4. ^ a b c Watkins, John, The Big Stunts of Great Detectives: The Scrapbook, Vol. 4, No. 6, New York: Frank A. Munsey (December 1907), p. 1098
  5. ^ "Alleged Blackmailers Taken by Boston Police". The North Adams Transcript. North Adams, MA. North Adams Transcript. 24 February 1908. p. 1. Archived from the original on 7 December 2021. Retrieved 7 December 2021 – via Newspapers.com.
  6. ^ "Alleged Blackmailers". Fitchburg Sentinel. Fitchburg, MA. Fitchburg Sentinel. 24 February 1908. p. 9. Archived from the original on 7 December 2021. Retrieved 7 December 2021 – via Newspapers.com.
  7. ^ "Blackhand Plot Against Piscopo". The Boston Globe. Boston, MA. Boston Globe. 24 February 1908. p. 2. Archived from the original on 7 December 2021. Retrieved 7 December 2021 – via Newspapers.com.
  8. ^ a b c Dash, The First Family (Chapter 3, page 26)
  9. ^ Dash, The First Family (Chapter 3, page 27)

Further reading[edit]

  • Critchley, David (2008). The Origin of Organized Crime: The New York City Mafia, 1891-1931. New York: Routledge.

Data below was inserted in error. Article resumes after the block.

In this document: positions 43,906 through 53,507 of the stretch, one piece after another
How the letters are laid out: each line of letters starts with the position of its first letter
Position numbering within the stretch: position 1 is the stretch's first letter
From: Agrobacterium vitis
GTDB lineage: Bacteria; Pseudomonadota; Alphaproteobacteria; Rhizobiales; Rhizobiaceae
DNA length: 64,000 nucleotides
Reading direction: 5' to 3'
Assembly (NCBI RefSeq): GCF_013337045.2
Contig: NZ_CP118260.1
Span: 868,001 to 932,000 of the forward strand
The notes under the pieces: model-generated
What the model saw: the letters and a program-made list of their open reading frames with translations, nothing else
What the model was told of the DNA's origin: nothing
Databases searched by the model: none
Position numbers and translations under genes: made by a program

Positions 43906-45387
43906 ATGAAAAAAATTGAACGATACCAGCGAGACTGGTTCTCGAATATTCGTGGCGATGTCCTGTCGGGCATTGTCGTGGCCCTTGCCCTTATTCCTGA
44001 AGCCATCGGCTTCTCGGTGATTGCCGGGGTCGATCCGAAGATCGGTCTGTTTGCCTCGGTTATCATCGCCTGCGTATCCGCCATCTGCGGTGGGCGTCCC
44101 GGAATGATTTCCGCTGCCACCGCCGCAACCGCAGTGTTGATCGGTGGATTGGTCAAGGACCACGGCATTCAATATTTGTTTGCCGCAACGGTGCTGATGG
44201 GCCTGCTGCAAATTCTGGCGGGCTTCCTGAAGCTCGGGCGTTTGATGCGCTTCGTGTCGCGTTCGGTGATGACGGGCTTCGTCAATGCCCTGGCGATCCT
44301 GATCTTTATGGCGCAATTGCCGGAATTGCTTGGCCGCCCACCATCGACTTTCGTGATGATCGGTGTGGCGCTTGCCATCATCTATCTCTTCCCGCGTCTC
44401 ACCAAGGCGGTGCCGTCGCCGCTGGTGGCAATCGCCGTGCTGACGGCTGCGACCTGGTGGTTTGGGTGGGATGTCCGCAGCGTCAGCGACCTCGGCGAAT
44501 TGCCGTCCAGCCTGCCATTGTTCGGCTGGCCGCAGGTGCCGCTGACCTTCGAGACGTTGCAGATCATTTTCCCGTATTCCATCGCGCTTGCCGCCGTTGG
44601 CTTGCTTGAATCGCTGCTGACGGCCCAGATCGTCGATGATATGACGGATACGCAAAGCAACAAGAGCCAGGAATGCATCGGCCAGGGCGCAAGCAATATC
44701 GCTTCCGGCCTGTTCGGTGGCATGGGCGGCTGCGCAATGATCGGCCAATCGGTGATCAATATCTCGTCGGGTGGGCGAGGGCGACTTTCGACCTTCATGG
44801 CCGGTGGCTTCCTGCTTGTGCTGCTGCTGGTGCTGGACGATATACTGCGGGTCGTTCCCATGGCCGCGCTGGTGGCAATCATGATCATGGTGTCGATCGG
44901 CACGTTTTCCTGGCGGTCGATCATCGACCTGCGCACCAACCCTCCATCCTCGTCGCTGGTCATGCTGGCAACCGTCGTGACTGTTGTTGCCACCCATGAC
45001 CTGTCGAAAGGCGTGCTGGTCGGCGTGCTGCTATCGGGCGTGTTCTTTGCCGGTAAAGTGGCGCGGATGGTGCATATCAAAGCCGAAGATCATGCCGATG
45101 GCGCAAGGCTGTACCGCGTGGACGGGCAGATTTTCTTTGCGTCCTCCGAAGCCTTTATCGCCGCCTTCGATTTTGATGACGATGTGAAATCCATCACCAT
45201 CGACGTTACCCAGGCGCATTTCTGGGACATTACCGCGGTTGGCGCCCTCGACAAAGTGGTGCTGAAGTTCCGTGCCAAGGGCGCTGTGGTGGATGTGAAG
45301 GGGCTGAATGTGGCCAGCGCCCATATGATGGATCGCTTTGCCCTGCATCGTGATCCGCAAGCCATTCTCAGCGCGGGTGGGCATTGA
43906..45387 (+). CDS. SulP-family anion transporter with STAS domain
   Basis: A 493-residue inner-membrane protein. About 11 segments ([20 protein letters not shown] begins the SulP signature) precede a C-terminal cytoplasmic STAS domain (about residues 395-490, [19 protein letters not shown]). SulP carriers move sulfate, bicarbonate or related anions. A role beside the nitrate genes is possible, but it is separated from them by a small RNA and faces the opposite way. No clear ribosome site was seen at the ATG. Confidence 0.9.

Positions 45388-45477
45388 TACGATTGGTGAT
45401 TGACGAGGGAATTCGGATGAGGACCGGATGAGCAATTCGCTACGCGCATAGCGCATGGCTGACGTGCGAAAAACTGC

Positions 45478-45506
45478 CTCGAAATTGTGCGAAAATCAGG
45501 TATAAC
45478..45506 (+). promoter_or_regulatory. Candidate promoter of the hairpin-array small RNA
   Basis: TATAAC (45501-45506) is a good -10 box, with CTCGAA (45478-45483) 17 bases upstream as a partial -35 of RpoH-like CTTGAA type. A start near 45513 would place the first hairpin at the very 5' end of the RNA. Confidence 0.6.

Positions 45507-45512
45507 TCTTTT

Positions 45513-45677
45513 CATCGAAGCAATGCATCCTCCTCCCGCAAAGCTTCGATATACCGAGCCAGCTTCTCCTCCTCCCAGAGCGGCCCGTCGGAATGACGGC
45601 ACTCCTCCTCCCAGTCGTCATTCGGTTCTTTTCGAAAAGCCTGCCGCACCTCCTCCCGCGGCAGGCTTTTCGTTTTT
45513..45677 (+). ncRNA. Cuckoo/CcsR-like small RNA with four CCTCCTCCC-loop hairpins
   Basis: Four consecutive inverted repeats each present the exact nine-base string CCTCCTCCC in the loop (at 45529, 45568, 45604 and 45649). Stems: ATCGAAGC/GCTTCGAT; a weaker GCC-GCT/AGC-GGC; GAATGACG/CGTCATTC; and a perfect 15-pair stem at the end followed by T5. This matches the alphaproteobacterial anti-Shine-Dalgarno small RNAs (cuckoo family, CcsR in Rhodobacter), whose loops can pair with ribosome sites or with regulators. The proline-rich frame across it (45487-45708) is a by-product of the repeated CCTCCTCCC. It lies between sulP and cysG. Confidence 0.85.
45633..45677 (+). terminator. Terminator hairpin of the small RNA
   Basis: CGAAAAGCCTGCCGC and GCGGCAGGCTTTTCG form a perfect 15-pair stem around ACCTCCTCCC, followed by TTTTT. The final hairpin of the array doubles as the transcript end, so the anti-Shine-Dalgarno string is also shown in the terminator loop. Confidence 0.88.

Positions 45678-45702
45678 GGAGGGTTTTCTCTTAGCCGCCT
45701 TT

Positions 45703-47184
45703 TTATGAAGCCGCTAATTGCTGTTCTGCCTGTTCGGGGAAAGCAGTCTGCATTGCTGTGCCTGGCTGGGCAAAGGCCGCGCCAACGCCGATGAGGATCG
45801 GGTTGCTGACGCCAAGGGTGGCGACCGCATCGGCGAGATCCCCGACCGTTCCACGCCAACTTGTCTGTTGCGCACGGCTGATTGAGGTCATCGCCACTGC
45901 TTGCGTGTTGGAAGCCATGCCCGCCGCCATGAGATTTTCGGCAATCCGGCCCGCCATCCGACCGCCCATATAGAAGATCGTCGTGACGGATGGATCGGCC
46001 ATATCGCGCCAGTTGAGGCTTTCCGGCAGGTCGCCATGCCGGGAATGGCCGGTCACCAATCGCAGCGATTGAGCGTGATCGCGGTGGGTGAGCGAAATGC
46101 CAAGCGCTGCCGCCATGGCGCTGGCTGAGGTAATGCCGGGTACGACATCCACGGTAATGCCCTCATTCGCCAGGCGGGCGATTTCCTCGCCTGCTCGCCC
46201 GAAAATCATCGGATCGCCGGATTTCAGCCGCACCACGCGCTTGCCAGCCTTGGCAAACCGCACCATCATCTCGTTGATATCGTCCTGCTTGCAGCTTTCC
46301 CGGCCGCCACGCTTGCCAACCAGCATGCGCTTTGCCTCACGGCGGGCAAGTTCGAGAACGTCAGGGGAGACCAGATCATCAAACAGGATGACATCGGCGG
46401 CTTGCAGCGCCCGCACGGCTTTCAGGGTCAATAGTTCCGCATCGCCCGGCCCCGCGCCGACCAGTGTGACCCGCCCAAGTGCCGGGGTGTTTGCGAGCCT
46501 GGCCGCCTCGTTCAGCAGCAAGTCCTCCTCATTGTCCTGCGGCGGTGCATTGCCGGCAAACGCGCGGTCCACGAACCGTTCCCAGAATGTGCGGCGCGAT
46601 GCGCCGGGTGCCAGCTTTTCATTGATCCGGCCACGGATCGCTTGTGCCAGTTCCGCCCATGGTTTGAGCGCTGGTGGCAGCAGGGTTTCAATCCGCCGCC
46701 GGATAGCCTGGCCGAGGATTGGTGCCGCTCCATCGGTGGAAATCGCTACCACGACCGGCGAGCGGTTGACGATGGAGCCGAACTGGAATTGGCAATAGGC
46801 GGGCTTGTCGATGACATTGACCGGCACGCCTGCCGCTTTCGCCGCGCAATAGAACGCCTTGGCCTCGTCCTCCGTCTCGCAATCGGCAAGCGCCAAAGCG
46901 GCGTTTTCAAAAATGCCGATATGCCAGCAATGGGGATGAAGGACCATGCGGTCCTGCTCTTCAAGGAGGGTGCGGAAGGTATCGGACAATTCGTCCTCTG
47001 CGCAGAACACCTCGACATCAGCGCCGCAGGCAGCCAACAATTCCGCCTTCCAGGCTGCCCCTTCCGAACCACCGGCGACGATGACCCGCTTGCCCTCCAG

• Dash, Mike (2009). The First Family: Terror, Extortion and the Birth of the American Mafia. London: Simon & Schuster. ISBN 978-1-84737-173-7.
  • Lombardo, Robert M. (2004). "The Black Hand: A Study in Moral Panic". Global Crime. No. 6:3–4.
  • Pitkin, Thomas Monroe & Cordasco, Francesco (1977). The Black Hand: A Chapter in Ethnic Crime. Totowa, N.J.: Littlefield, Adams, & Co. (An excellent social historical study of the Black Hand during the early years of the twentieth century—when the influx of Italians was the greatest—using a variety of print sources.)
  • Wallin, Geoff (July 3, 2007). "In Little Italy, Mum's the Word About Mob". Chi-Town Daily News. Archived from the original on April 23, 2008. Retrieved December 19, 2007.
  • White, Frank Marshall (November 1917 – April 1918). "The Passing of the Black Hand". The Century Magazine. Vol. XCV.
  • Black, Jon (October 2020). Secret Societies. ISBN 9781527268074.

External links[edit]